As the leader of Danish design firm BIG, superstar architect Bjarke Ingels has imagined everything from Denmark’s LEGO museum to a garbage-burning energy plant with a ski hill built on top of it. (No, really. That’s a real thing.)
With Unzipped, a new installation now on display in Toronto, BIG stacks together 1,800 hollow fibreglass blocks to assemble a surreal, zipper-esque structure that shifts from appearing curvy and opaque from one viewpoint to transparent and rectilinear from another. Originally installed in front of the Serpentine Gallery in 2016, the pavilion has now been reassembled in Toronto by development company Westbank Corp.
While leading a tour of the installation during its opening, Ingels discussed an architect’s responsibility to create designs that contribute to their neighbourhood’s identity. “Ninety-nine percent of a city is the ordinary places we live and work,” he said. “One percent is its landmarks. But those are the things that really create a lively, engaging environment.”
While Unzipped is only a temporary landmark in Toronto (it will remain stationed off of King Street West through November), it foreshadows a future permanent one. After the pavilion departs Toronto, Westbank will begin construction on the same site to build a BIG-designed condo development that resembles a blocky mountain range.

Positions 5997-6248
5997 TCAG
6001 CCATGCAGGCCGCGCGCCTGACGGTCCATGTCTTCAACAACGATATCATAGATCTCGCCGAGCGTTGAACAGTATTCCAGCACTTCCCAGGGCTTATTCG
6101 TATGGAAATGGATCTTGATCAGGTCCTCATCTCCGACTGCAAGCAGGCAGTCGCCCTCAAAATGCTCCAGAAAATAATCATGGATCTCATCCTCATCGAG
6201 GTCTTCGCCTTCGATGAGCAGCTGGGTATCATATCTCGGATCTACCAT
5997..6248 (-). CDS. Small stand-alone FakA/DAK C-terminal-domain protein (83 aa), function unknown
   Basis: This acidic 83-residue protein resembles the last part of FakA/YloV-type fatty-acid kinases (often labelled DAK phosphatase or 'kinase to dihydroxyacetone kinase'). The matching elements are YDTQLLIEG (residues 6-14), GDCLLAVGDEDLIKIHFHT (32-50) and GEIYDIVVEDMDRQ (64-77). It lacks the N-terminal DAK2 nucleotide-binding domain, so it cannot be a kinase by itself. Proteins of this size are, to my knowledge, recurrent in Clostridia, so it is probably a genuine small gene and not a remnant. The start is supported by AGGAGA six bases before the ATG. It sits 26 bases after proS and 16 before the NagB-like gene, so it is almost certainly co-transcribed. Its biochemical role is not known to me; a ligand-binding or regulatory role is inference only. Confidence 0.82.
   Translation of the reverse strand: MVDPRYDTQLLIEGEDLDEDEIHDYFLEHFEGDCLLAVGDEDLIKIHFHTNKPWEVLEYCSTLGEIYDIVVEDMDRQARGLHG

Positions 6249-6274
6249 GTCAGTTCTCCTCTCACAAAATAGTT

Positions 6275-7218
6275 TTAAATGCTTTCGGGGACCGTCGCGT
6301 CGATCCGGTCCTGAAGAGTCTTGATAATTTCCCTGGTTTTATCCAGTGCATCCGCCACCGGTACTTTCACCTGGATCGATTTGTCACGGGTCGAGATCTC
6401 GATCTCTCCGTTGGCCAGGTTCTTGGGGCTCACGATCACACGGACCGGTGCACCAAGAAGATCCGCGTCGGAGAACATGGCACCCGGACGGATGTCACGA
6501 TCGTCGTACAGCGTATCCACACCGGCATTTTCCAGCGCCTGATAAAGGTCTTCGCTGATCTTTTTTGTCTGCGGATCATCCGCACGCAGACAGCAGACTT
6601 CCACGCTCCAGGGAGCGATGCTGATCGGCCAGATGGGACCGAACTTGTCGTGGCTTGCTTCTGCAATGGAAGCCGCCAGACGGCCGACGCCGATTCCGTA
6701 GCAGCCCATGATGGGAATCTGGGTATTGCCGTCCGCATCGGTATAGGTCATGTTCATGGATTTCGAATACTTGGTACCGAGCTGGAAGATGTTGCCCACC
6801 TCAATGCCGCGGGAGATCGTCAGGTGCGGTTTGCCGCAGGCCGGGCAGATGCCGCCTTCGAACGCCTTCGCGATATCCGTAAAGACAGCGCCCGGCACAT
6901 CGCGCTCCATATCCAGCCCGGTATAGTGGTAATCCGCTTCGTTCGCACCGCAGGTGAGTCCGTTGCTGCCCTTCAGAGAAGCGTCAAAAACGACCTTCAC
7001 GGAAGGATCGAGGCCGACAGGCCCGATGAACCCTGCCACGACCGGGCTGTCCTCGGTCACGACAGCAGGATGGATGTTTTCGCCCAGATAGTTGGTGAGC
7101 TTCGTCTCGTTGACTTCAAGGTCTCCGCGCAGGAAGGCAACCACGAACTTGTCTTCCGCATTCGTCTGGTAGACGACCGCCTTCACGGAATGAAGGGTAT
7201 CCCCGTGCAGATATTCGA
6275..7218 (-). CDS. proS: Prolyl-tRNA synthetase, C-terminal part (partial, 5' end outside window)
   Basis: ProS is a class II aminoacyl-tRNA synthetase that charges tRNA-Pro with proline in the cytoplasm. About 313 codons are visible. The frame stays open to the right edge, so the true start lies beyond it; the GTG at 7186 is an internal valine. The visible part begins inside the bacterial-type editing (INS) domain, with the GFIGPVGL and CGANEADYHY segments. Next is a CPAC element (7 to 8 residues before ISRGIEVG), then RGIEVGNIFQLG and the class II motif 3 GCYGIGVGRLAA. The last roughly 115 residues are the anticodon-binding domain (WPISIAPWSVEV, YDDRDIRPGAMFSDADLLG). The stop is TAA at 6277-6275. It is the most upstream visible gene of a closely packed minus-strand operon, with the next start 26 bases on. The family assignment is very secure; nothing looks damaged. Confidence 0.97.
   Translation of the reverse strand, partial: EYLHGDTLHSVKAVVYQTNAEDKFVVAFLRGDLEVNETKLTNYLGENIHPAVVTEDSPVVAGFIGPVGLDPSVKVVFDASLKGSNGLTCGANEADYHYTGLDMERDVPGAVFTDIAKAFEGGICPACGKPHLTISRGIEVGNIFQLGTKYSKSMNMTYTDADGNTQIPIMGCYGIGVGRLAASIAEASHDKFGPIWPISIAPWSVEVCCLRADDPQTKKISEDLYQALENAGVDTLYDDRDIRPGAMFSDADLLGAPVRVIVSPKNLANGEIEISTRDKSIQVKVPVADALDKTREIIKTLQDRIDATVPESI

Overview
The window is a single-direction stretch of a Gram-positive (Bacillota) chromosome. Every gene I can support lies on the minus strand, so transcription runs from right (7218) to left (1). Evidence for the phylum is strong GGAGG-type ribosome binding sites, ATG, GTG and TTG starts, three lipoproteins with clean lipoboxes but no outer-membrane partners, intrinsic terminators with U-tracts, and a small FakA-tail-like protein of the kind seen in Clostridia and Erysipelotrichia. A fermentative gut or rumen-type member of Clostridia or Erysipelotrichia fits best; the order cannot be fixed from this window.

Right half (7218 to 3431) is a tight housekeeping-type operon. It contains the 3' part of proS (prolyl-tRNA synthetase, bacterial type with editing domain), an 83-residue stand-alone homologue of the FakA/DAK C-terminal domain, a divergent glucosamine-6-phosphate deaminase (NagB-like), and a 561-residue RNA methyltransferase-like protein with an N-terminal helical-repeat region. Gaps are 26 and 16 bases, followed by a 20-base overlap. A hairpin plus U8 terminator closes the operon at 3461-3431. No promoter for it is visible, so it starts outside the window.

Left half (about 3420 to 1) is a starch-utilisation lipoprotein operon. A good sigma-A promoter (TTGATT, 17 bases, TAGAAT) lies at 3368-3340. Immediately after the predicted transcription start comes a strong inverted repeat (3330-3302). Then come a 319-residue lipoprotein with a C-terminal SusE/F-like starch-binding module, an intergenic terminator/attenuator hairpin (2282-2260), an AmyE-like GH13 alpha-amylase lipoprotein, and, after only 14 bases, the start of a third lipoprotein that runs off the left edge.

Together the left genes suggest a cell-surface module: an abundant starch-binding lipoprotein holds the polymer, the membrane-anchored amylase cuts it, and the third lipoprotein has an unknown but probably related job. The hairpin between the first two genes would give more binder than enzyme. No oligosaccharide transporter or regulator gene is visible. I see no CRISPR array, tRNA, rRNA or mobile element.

Architectural maquettes inside of the pavilion spotlight a number of BIG’s other avant-garde past designs — many of them collaborations with Westbank. Two projects currently under construction, Vancouver House in Vancouver and Telus Sky Tower in Calgary, are both towers that gracefully twist and turn as the rise in response to site conditions and a shift from office to residential floor plates, respectively.
The results, while dictated by functionality, are exactly the sort of bold forms that have established Ingels as a singular visionary. As Westbank founder Ian Gillespie put it, “18 hours a day, seven days a week, there are at least a dozen people standing around taking pictures of that building.”
Judging from the Instagram hashtag #unzippedtoronto, BIG’s Unzipped Installation is attracting its fair share of shutterbugs, too.
In 2017, Netflix documentary series Abstract devoted an episode to Ingels that outlines his skill at translating complex requirements and site restrictions into playfully conceptual building schemes.
Hey, VIPs — want to party inside Unzipped? Look for your invitation to Sharp’s upcoming Book for Men launch party in your inbox.